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Online-Only Grocery Shoppers Most Loyal to Brands

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The coronavirus pandemic has no doubt accelerated online shopping trends. And it turns out that consumers who only shop online for groceries are more loyal than those who also make in-store purchases.

A recent survey from Chicory, a digital commerce platform based in New York, finds that consumers who only spend grocery dollars online are 3.5 times more loyal to brands than those who also shop at brick-and-mortar retailers. Further, 93% of online-only grocery shoppers have particular brands in mind when tackling their to-buy lists.

Nearly half of consumers buy groceries both online and in-store

While brand loyalty is strong among the online-only grocery shopping set, 47% of consumers have done a mix of both in the past 60 days. Further, 42% only shopped for groceries in stores, while 11% only did so online.

Looking specifically at meal planning, 41% utilize both online and offline options. In other words, they might use online tools — like apps or digital recipes — or offline methods — like checking their pantry, making a list or asking family members. Nearly 4 in 10 (37%) do their meal planning purely offline, while 22% use just digital-only methods.

What influences brand loyalty?

While 93% of online-only grocery shoppers have particular brands in mind when creating their shopping lists, 84% of respondents overall say they’re brand-conscious when grocery shopping. Interestingly, the large discrepancy between online-only and in-store-only shoppers regarding brand loyalty — 93% versus 72%, a gap of 21 percentage points.

Price tops the reasons for repeat purchases at 32%, followed by taste, nutritional health, brand value and social purpose and household preference.

Looking at the generations, older millennials (ages 30 to 44) are most passionate about brand value and social purpose. Gen Zers and young millennials (ages 18 to 29) are 2.2 times more likely to look at nutritional labels than Gen Xers and young baby boomers (ages 45 to 60) and 1.2 times more likely than older millennials to do the same.

Despite displaying various levels of brand loyalty, nearly all respondents (97%) say they’ve swapped brands pre-purchase. The top reason is price (52%), followed by a change in preference (whether packaging, health benefits or environmental callouts) and unavailability of the product.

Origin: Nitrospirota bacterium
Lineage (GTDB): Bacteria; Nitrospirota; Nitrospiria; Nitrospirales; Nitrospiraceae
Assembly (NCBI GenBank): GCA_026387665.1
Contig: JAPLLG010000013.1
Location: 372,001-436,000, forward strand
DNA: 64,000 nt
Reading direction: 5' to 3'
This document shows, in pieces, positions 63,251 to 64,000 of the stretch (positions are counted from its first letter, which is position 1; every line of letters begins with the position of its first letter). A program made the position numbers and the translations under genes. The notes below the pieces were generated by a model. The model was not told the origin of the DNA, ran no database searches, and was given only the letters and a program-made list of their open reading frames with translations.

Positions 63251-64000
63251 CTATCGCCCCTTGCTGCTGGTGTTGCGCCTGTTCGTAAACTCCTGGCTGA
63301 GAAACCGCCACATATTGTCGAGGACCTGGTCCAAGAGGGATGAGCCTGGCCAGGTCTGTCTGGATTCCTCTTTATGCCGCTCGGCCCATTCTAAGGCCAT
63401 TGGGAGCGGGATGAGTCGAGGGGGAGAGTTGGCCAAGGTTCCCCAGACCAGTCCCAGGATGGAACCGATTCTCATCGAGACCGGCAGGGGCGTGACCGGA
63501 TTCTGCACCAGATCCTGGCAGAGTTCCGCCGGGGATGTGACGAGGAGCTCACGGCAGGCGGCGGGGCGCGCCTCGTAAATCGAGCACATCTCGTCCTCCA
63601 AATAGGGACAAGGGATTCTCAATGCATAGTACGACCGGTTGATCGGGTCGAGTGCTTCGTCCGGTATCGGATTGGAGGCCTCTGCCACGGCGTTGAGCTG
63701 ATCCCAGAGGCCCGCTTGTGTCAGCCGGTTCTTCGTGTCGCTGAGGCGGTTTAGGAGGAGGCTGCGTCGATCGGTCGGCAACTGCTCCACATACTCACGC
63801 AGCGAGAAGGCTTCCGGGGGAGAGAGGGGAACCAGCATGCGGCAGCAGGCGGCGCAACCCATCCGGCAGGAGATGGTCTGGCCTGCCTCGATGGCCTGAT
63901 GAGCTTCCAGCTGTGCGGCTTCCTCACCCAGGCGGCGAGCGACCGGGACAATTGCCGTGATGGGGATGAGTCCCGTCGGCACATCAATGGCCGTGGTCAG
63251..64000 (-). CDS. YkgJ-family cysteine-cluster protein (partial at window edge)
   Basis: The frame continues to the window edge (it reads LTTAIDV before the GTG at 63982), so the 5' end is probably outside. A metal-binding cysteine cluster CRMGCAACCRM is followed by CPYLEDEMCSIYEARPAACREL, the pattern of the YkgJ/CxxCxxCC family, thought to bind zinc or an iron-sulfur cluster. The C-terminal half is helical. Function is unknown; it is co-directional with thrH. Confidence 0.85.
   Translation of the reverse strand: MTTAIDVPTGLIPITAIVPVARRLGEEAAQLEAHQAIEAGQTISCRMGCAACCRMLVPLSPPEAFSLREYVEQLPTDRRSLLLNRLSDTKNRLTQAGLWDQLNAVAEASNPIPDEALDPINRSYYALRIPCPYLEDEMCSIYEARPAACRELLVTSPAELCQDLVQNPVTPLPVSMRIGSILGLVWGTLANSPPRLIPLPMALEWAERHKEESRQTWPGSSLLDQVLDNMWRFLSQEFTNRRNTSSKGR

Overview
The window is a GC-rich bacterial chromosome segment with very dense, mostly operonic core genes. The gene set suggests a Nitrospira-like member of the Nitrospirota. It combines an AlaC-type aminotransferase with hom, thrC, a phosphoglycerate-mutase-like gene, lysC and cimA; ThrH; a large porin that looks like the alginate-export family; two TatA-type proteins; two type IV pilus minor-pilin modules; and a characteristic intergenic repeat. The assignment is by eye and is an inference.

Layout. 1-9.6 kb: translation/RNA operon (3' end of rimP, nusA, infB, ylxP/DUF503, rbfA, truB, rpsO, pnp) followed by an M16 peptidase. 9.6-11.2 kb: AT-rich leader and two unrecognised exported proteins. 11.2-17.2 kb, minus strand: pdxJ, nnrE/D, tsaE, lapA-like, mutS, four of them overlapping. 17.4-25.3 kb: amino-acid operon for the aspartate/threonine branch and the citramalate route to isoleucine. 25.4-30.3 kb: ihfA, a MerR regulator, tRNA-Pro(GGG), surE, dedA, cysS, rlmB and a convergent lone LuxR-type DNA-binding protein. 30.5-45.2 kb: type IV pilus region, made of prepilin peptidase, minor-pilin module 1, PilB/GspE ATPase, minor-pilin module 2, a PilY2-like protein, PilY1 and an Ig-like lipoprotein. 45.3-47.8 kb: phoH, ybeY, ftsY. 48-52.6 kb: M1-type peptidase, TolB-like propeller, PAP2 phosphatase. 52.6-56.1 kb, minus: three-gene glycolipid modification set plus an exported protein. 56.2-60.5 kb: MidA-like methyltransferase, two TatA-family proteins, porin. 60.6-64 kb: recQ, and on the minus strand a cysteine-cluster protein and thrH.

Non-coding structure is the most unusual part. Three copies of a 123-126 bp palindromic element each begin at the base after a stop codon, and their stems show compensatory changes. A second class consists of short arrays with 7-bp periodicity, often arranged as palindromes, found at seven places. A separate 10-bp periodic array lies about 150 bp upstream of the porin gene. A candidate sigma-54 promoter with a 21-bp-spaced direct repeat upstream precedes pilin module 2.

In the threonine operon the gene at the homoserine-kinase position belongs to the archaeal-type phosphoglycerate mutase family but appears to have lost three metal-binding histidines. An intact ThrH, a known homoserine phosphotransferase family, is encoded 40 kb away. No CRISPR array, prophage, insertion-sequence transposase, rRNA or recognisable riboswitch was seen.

When consumers turn to store-brand products

Consumers are most likely to choose store-brand products for snacks such as crackers, chips and cookies (62%), followed:

  • Household goods (cleaning products, detergents)
  • Frozen foods (frozen pizzas, ice cream)
  • Shelf-stable foods (canned foods, dried pasta)
  • Dairy (milk, yogurt)
  • Meat (chicken, pork)
  • Nonalcoholic beverages (soda, juice)
  • Eggs
  • Personal care products (toothpaste, deodorant)

83% of grocery shoppers are loyal to their store

Most shoppers (83%) always do their grocery shopping at the same store. And online-only shoppers are 14.7 times more loyal to the same grocery store than the in-store-only set.

While price may be top of mind for many with brand loyalty, it’s not the case with what keeps consumers coming back to the same stores.

Convenience is the biggest driver with in-store loyalty (34%), followed by:

  • Competitive pricing (25%)
  • Whether the preferred product is available (23%)

Price (39%) tops the list among online-only shoppers, while convenience does (37%) among the in-store-only crowd.

Gen Zers and young millennials display the most store loyalty (92%), followed by older millennials (89%) and Gen Xers and young baby boomers (75%).

Those trying to save on groceries should shop with a list before adding items to their cart, whether virtual or in-store, and look for store-brand products. Store-specific rewards cards and cashback apps like Ibotta can also help bring down the price.

Consumers who shop extensively can look at the best grocery credit cards to maximize their experience. Depending on the card, you could earn a far higher percentage from these than a cashback credit card.

Methodology: Chicory surveyed 726 U.S. consumers ages 18 to 60, fielded from Oct. 6-7, 2021.


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